In a New Zealand first, bladder neck stents have been implanted in two men with bladder neck contracture, following radical prostatectomies. Dr Jim Duthie, prostate cancer surgeon and medical advisor to the Prostate Cancer Foundation is very excited about this new tool in the arsenal to treat bladder neck contracture following prostate cancer surgery and has high hopes for it. The great news is that ACC will cover the costs of this procedure through the private system, whether or not the original surgery was public or private.
Bladder neck contracture occurs when scar tissue develops at the surgical join between the bladder and urethra (anastamosis), and it happens to between 8 and 12% of men. Current treatment is to stretch or cut through the scar tissue, but it often recurs and can be a real burden in some men. The two men treated today were in this situation, and so had nothing to lose from trying the new procedure. The stent is especially designed to be anchored in the urethra with a narrow wire that goes across the sphincter so that continence is preserved. If the stent is ineffective it can be removed easily under local anaesthetic. The guys with bladder neck contracture can have a really miserable time of it, so this is a great tool for when all else has failed.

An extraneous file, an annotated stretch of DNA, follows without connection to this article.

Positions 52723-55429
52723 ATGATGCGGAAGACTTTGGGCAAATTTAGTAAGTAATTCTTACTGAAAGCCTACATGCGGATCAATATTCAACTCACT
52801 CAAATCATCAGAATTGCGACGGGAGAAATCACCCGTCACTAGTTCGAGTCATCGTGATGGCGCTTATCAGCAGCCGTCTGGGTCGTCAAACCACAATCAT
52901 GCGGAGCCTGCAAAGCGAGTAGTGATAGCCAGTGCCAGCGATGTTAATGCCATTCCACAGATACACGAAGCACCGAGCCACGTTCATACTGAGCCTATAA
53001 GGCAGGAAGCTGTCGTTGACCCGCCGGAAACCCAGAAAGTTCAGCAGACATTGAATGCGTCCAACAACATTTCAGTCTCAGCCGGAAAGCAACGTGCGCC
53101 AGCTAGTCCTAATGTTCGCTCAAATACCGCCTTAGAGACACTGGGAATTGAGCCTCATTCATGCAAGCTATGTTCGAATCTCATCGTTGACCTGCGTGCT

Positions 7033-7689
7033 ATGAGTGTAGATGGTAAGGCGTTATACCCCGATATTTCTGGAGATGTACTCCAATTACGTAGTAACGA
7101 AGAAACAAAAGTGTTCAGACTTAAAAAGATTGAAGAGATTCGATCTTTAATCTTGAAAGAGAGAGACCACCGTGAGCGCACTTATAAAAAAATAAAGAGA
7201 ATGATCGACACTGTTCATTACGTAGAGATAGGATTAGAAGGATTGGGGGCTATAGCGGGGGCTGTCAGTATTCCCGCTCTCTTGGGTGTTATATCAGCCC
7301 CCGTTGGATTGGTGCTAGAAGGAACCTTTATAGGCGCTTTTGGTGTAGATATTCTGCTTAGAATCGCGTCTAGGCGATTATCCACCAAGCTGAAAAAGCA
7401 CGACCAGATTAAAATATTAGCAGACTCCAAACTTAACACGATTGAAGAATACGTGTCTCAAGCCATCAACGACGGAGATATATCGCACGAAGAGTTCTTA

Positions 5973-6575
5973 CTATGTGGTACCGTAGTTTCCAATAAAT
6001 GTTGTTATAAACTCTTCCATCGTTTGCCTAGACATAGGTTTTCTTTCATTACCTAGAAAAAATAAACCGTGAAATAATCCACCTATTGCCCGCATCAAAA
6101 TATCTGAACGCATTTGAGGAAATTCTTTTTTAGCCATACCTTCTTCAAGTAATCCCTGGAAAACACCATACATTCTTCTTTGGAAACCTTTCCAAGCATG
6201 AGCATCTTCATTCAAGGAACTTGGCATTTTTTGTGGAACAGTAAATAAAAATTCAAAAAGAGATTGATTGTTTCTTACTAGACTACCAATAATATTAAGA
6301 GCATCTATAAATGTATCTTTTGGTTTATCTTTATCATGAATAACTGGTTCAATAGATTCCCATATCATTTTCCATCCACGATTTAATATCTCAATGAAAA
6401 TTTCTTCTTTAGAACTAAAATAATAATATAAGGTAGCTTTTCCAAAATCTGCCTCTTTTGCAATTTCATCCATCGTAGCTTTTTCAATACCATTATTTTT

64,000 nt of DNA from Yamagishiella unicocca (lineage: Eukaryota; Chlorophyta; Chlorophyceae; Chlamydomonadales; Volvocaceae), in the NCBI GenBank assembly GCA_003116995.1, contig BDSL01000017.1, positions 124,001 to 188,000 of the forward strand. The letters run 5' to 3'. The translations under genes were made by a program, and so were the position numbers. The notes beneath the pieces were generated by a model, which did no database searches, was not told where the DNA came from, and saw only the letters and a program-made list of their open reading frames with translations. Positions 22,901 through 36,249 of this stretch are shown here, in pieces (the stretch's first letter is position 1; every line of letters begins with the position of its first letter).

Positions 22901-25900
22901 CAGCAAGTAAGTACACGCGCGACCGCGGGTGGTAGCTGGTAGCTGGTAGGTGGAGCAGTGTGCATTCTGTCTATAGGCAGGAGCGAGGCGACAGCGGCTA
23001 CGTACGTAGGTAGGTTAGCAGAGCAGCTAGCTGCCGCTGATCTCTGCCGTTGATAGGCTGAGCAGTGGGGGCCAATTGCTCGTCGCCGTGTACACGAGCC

Dr Duthie explains how it all works in this video